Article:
On 14th November 2008 at 00:35 thirties wrote...
I should've pointed out that the other bands can be found at http://www.myspace.com/cissysound and http://www.myspace.com/trapdoorminotaur
Posted by Alexander Rennie.
Reviewed on 12th November 2008.
Live at Milo on Thursday, 30th October 2008
The first-floor room at Milo's is, under normal circumstances, easily missed. You may have passed it en route to the facilities, but normally you'd be loafing around downstairs thinking that the (admittedly consistent) bar soundtrack was about as much aural stimulus as you'd require for an evening's drinking-cum-socializing. You would, however, be somewhat wide of the mark - at least if this 'British Wildlife' night were to be any measure of this cosy venue.
First up tonight are supposed newcomers Trapdoor Minotaur who, upon closer inspection, turn out to be a trio of experienced Leeds lady-rockers drawn from disparate previous incarnations. The sound of the whole is one of girl-group garage as it's best purveyed; confidently feminine with a wry, occasionally dark, edge. It's unlikely, for example, that anyone else is going to sing a sentimental ditty about a neighbour's cat that sounds quite so pleadingly cacophonous. Spindly keyboards permeate throughout, perhaps heard to best effect during the spoken Gothic interlude of set-closer "Alan's Panics", not least in their combination with edgy guitar and choppy drums. It transpires that this is only their third gig together, but it's likely that they'll play a few more before their time is through.
Next up are Cissy, willfully vocal-free and even more entrenched in danceable garage sounds. In spite of an over-healthy disrespect for time signatures that stretches the drummer to the limit, they actually keep quite a taut line through this set. Those who eschew "songs", as such, render themselves difficult to review through casual lyrical reference. However, the sight of guitar and bass trading energetic poses with one another at stage-front is memorable enough to separate individual tunes in the mind. "A Dolphus" is a bizarrely jittery little number that requires the impromptu invention of new (and somewhat demanding) dance moves, whilst "Cissy Thunder" came over like "I'm A Man" devoid of vocal histrionics. Overall, though, the most memorable thing about this outfit was the keyboard / mini-Korg / laptop powerhouse operating from behind the speaker stack, stage left. It may have been hidden from view but it truly defined the sound.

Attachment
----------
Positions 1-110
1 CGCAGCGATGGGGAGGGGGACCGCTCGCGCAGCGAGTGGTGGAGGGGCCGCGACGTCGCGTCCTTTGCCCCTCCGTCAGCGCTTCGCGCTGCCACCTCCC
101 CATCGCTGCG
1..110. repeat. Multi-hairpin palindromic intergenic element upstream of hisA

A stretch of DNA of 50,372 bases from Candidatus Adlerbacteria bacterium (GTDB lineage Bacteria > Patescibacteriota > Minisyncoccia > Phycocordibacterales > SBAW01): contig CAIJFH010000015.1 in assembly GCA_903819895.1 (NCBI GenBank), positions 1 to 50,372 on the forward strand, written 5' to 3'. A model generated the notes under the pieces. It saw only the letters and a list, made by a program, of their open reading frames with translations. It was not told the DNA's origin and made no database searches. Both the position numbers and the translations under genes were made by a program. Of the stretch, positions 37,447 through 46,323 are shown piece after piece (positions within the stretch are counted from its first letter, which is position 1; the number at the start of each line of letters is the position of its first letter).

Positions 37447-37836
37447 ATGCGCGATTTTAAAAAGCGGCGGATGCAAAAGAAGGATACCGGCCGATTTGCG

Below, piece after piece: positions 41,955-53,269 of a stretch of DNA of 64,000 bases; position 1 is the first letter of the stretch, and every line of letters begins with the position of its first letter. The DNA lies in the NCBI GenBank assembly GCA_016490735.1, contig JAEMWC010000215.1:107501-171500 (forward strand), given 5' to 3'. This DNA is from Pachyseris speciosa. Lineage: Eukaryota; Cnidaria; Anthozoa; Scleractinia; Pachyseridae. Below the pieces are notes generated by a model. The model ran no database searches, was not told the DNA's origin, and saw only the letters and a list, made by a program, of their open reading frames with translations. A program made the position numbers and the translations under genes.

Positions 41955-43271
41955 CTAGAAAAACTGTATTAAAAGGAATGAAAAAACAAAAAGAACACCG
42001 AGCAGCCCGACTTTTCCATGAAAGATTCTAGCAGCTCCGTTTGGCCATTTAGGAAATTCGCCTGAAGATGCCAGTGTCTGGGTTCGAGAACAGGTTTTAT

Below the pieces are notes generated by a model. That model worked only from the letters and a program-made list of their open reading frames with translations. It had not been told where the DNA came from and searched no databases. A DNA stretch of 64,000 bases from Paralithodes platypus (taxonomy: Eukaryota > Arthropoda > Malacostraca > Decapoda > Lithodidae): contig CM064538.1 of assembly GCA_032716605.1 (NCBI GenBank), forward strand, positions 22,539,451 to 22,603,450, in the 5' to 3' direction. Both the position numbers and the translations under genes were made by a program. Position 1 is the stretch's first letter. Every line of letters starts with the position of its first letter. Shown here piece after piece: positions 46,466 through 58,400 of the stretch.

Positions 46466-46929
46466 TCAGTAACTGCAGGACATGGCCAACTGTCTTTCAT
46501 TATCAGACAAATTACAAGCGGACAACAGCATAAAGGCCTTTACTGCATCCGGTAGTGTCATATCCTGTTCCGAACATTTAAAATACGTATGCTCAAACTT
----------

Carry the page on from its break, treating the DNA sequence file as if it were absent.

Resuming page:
Headlining tonight are Wonderswan - earnest and competent sludge-rockers. The sound is dense and the room reverberates dutifully. The assembled company dig the grungy sounds but the singer is unimpressed, calling for all manner of technical checks. He misses the point, however, as the reverb and lack of pinpoint sonic precision are what define the sound here. Maybe he felt that the original mix was insufficiently fuzzy; who knows? Anyone in the direct line of fire of the speakers gets to feel the full force of their output - and everyone else gets a pretty good idea by association. Set-closer 'Curve' goes down particularly well and, when the full contents of the room decamp en masse down to the bar, it suddenly seems crowded as a result. This is a venue that cares about its music, and tonight's line-up - in turn - harboured musicians that provided something worthy of being listened to: all in all, another healthy report from the front line of Leeds D.I.Y. gigging.
Afrobeat / post-punk / synth party bangers explore space and time in skewed fashion!